I have three art tips in this post today, the first is knowing your materials, then the “Right Angle Study” and lastly is have your materials ready at hand.
I’m really trying hard to impart some wisdom with each post and video I do. If you gain anything from these posts please let me know!
Knowing Your Materials
I have some specific plans for the background of my drawing of Severus Snape and it will require a specific texture. The best way to figure this out is to test a combination of my materials and usage of them on the same type of paper as the drawing.
I tested the following materials by filling some tone in spots on a page then seeing how it reacts with my finger, a paper towel and an eraser.
The top was a Conte a Paris 1710 B pencil. It didn’t smudge at all with my finger and barely moved with a paper towel. The result was a very rough texture that I don’t want so I’m not going to use that.
(Note: any details about these materials that I do not deem appropriate for this drawing will be cataloged because they will most certainly work well for other drawings)
The second from the top is Alphacolor black pastels. This one didn’t move very well at all with my finger but I was able to get a very nice smoky texture with a paper towel. Also I was able to work into the texture with an eraser with some effort to get lighter tones.
The last three were vine charcoal. One by Winsor & Newton and the others by Nitram. These created perfectly smoky textures with my finger along but and was easily effected by an eraser to get some super subtle tones. But any slight touch of the charcoal and it would move or come off the paper. These were just too fragile.
In the end I decided that the drawing will use the Alphacolor pastel, Steve Hustons also uses this, because I was able to work it into a smoky and smooth texture with some effort with a paper towel and it didn’t fall off or get smudged easily.
The tip here. Know your materials and test how they react to all kinds of applications! Not only is it fun but you learn all kinds of ways to communicate ideas. Remember, your materials and how they work are like letters in the alphabet and it’s up to you to organize them into meaningful patterns to communicate powerful ideas. Know your ABC’s!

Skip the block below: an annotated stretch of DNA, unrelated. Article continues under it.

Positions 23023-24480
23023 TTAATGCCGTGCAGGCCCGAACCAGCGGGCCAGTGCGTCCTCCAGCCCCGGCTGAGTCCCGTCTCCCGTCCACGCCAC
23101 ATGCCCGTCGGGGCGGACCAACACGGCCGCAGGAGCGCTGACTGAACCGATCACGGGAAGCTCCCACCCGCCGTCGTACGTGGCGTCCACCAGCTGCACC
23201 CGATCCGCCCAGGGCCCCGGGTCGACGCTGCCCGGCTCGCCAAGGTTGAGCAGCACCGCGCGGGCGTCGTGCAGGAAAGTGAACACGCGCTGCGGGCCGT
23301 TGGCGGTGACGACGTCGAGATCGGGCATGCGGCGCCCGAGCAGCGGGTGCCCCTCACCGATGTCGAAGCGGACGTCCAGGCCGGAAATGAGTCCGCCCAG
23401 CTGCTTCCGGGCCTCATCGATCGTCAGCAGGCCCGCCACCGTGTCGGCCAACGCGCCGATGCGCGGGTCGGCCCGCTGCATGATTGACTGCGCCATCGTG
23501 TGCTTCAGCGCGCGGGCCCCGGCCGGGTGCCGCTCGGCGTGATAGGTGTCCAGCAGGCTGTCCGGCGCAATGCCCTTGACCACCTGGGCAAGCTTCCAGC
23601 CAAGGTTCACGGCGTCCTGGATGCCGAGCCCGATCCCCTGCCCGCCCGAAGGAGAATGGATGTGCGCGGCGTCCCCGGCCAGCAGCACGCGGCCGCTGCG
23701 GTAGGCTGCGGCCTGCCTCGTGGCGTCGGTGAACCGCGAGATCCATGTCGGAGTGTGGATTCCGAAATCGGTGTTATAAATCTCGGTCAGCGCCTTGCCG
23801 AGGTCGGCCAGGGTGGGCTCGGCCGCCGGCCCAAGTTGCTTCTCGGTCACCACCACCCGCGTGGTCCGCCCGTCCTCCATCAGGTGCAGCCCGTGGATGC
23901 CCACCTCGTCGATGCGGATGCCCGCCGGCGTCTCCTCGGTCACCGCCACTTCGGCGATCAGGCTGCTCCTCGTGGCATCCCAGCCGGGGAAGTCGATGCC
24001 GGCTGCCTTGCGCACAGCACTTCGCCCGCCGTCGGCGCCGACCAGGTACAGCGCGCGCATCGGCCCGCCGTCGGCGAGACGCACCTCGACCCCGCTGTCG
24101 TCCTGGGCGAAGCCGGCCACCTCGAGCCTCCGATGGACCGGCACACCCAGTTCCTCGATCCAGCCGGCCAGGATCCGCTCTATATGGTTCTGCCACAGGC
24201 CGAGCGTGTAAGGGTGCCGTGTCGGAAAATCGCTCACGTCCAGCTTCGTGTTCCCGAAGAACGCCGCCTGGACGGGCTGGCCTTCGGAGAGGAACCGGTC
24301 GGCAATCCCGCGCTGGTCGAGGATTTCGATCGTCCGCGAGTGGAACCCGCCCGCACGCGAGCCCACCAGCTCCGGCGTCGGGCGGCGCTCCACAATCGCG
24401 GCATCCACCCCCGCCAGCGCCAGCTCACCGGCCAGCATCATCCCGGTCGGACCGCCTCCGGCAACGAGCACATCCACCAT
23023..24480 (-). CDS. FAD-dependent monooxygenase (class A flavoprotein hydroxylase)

Fandom Fitness Drawing
My second day of work on Severus Snape and I’ve already changed the composition. I just had to make him bigger so that I could get all the tiny details of his face. His expression is paramount here.
Previous Severus Snape Drawing Posts
The normal 15 minute warm-up in graphite.
Right Angle Study
“During the first half of the pose, draw, not what you see, but what you think you would see if you were sitting at the left side of the model instead of in front of him.”Nicolaides
I live this exercise from the The Natural Way to Draw book. Basically you don’t draw the model how you see him or her in front of you. You draw them as if you were sitting to the right of them.
This is a wonderful test of all your skills from anatomy to spacial reasoning. While drawing this way you really begin to think about how the head, shoulders, torso, etc… would look like from another angle. You begin to pull on your previous knowledge of the body and what you’ve experienced before.
The power of this exercise it that it gives you a crystal clear indication of what you DON’T know. Through this you have perfect indications of what you can work on next.
The last part of the exercise is what I love most.
“Devote the remainder of the pose to a ‘check-up’ when you will actually go to the position from which you imagined the figure and note the difference between the actual pose and the drawing you made.”Nicolaides
Here is where you really learn! You can test your work by just walking to the place where you imagined you were drawing it from previously and check your work by making another drawing with all the corrections.
In my case I’m using images of models that were taken of the same pose but from all the cardinal directions. So I just flip to the next image (which I haven’t peaked at yet) and check my work.
The lighter drawing on the right was my first drawing and the darker drawing on the left was the second. As you can see I still use the same height of the head for the second drawing because this gives me a perfect reference for comparison. That’s because I used the head as the base measurement for the whole drawing.
If you’re feeling it I highly recommend trying the exercise!
Ready at Hand
The last tip is a very practical one. Basically, always have your materials ready at a moments notice.
At the end of every art session, sharpen your pencils, clean your palette and do whatever you need to do to have them ready for the next session. This way when inspiration and creativity strikes you’re not bogged down by preparation, you can just get to work creating and letting that inspiration flow forth.
What went well, what was awesome! Celebrate It!
I feel so much gratitude for having the knowledge to share three art tips in one post and I hope to always have some wisdom for every post.
What needs work? What did you learn?
Less wordy next time, haha!
How am I going to Optimize moving forward?
Focus on some shorter posts when I have other projects that need more of my time.